There are also many other small business owners who have either failed or suffered from the impact of name brand superstores. Competing with these stores is difficult due to their popular name brands and low prices. The issue with both car show visitors and citizens of the community becomes figuring out a way to draw attention to the downtown shopping areas.
In discussing the effects of Wal-Mart on car show visitors, Diane Vaughn says, “People go with where they are familiar…where they have charge cards…where they know what they can get.” People from the events venturing off of the fairgrounds bypass the downtown area. This is either a result of a lack of knowledge of what downtown has to offer, or a lack of interest. Vanessa Fiorentino is working to recruit new business as retail coordinator with the Downtown Carlisle Association. Speaking on Ms. Fiorentino’s findings, Diane Vaughn said, “She realized that while we have this incredible number of visitations by car show visitors that she wouldn’t necessarily capture that downtown.”
“Why should we get off when there isn’t any shopping in downtown?”
Carlisle must utilize the car shows as a great resource for downtown publicity and revival. Carlisle Events has struggled to create an interest in downtown shopping for their visitors, but continues in their efforts to support the economy.
Shuttle busses have become one way to offer visitors at the fairgrounds transportation around Carlisle. The company used to own its own shuttle busses, but due to the lack of visitor interest, Carlisle Events now uses a bussing company. The shuttles are offered during the Spring and Fall shows and run as late as five o’clock. Drivers follow a loop that goes from the fairgrounds through downtown and to the shopping centers of Wal-Mart and Target. The shuttles do not generate enough interest and are never full.
Therefore, the focus by Carlisle Events and the downtown businesses must be turned to generating downtown shopping interest during the actual events, which could possibly encourage more people to use the shuttles to get downtown. “We can possibly coordinate something…if someone wanted to come and give a talk about what is downtown…If any of the merchants downtown wanted to do a consolidated booth maybe we could get somewhere to show them a sampling (of what is downtown),” said Diane Vaughn, in relation to generating interest for downtown Carlisle. The car shows present an array of shopping and activities for car enthusiasts but the “real shopper is still at a loss.” Another possible way of drawing attention to the downtown area would be through advertisements.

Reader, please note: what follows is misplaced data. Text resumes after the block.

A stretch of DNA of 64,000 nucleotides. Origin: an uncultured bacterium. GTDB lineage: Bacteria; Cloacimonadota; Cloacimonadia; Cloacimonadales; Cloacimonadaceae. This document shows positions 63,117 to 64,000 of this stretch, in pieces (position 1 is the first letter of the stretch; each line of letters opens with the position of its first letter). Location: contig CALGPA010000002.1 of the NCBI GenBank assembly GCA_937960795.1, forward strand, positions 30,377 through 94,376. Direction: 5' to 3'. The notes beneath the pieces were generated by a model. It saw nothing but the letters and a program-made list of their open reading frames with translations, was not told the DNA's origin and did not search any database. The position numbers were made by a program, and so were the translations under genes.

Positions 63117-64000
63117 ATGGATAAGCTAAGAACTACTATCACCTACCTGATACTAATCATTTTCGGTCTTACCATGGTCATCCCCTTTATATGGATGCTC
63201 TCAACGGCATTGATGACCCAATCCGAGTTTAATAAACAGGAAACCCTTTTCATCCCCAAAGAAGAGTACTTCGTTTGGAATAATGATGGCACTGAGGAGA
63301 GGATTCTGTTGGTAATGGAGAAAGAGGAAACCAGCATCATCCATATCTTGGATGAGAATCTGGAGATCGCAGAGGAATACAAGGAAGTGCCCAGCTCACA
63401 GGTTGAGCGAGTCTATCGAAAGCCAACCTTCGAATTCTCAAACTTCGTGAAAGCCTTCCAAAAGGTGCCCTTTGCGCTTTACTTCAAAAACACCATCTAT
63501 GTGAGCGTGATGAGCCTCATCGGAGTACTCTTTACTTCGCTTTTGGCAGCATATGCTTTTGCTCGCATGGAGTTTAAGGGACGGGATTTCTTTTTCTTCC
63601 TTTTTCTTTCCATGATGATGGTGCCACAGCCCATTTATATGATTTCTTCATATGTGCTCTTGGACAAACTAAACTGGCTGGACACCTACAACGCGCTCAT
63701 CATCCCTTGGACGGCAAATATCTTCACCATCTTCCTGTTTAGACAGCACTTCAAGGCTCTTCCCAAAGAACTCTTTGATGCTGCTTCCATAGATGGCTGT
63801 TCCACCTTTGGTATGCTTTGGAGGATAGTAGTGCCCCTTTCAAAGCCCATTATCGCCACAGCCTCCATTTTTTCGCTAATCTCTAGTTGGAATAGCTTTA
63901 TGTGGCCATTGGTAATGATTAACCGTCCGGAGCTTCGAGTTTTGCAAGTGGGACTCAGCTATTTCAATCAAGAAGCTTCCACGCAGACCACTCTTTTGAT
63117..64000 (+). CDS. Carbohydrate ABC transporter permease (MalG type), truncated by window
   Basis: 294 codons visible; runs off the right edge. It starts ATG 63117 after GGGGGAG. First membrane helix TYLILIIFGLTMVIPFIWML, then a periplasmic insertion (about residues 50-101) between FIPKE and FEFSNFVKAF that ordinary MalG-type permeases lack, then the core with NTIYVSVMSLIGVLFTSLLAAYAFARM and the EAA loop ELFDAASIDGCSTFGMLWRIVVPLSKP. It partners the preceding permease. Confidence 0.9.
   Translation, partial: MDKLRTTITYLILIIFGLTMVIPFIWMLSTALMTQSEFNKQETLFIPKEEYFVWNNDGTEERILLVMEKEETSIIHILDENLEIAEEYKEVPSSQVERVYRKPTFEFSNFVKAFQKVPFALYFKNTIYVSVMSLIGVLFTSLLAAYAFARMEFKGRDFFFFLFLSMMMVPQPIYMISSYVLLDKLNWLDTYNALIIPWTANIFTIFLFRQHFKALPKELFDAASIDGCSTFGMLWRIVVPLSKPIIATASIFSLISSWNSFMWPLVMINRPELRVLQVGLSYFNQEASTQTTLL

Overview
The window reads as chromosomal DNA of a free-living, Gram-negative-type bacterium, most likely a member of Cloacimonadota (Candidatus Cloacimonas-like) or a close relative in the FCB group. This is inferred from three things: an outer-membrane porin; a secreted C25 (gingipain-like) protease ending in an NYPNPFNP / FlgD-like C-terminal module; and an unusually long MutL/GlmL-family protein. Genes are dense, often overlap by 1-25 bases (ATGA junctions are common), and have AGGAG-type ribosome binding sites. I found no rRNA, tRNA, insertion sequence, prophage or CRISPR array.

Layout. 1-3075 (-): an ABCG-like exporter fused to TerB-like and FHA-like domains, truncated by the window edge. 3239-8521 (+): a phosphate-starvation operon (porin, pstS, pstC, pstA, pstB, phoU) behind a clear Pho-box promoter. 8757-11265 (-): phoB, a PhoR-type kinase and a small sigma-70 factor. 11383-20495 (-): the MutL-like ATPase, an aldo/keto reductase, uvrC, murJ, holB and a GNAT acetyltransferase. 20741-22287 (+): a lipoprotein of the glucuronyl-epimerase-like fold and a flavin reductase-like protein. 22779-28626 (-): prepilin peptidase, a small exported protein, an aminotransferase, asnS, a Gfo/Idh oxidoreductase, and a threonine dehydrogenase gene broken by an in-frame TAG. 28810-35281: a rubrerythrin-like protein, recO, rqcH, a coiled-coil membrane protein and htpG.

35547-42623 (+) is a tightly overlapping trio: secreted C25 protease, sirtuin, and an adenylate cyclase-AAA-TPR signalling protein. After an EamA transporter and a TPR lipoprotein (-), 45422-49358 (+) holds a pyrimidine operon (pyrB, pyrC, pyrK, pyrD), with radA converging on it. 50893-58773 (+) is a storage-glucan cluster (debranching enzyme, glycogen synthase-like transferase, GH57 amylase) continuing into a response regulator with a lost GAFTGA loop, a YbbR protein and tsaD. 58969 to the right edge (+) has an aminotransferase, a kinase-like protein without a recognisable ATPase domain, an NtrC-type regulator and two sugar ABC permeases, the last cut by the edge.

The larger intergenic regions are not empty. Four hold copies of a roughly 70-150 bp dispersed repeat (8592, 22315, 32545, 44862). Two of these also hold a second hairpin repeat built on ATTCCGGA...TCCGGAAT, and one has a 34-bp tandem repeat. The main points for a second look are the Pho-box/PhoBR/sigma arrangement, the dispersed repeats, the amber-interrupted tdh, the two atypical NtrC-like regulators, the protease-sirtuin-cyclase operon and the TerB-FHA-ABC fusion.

As thousands of visitors travel through downtown they pass by vacant stores and shops closed down during late afternoons. Staying open later and promoting business on sidewalks and in store fronts could possibly attract the attention of visitors. Another proposal is for stores to combine to form a flyer consisting of “car show specials” in the downtown area. Flyers can be distributed during car shows, or as visitors travel through town to generate interest. A majority of car show visitors have attended shows before and grow to learn the layout of the town. Welcoming visitors with a banner or store front signs would demonstrate the town’s involvment and support of the car shows, which in turn could also generate more business.
Matty’s Kitchen, on board with the revitalization of the downtown economy, has plans to create excitement in the downtown area in the future.[audio:https://blogs.dickinson.edu/carlislehistory/files/mattyactivityclip1.mp3]
Carlisle Events and the town of Carlisle must work together to help revitalize the downtown area. The car shows are an untapped resource and can have a major effect on business in downtown. Combining these efforts with the efforts of Dickinson College, the town of Carlisle, the Army War College, and all of the local business owners could possibly boost the economy of downtown Carlisle.
Interview clip with Matthew Pisano discussing the car shows as a tourist attraction in Carlisle.[audio:https://blogs.dickinson.edu/carlislehistory/files/interview-with-matthew-clip.mp3]
 Matthew Pisano, Interview with Author, October 25, 2007. Mitchell, Stacy. Big Box Swindle: The True Cost of Mega-retailers and the Fight for Americas Independent Businesses. (Boston: Beacon Press, 2006), 228. Diane Vaughn, Interview with Author, November 5, 2007. Mitchell, Stacy. Big Box Swindle: The True Cost of Mega-retailers and the Fight for Americas Independent Businesses. (Boston: Beacon Press, 2006), 34. Diane Vaughn, Interview with Author, November 5, 2007. Diane Vaughn, Interview with Author, November 5, 2007.